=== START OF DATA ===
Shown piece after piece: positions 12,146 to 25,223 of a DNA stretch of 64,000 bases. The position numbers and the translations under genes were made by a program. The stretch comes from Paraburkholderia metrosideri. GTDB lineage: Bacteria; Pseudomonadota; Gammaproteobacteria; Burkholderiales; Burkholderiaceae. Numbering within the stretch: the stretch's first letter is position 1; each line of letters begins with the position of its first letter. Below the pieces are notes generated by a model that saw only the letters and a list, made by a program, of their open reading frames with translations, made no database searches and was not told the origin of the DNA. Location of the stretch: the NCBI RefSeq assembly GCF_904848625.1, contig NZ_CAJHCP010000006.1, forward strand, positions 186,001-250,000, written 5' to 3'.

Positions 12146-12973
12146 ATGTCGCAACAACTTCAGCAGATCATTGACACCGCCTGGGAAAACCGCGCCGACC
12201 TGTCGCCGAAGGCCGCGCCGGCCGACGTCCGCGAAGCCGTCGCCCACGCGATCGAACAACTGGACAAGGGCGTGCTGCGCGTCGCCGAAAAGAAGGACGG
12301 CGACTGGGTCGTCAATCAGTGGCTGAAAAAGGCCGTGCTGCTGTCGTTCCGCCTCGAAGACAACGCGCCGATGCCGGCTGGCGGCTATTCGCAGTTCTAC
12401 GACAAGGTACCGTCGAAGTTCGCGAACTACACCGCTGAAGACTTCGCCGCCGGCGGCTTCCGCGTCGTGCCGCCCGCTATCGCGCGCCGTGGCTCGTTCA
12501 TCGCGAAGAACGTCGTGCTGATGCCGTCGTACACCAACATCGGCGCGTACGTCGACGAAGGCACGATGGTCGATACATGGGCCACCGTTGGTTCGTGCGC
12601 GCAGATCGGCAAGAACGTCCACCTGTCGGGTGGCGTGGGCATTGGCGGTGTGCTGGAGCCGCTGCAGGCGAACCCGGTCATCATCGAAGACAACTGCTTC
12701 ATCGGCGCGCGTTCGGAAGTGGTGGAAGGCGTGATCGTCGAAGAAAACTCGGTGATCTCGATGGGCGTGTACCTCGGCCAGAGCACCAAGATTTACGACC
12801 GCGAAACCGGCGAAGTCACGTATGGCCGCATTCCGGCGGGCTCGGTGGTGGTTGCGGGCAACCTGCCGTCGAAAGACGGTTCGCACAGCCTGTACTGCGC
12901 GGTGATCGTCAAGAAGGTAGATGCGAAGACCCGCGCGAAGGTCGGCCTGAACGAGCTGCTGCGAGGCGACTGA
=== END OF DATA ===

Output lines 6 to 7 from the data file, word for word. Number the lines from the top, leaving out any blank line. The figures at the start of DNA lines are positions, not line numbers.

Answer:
12401 GACAAGGTACCGTCGAAGTTCGCGAACTACACCGCTGAAGACTTCGCCGCCGGCGGCTTCCGCGTCGTGCCGCCCGCTATCGCGCGCCGTGGCTCGTTCA
12501 TCGCGAAGAACGTCGTGCTGATGCCGTCGTACACCAACATCGGCGCGTACGTCGACGAAGGCACGATGGTCGATACATGGGCCACCGTTGGTTCGTGCGC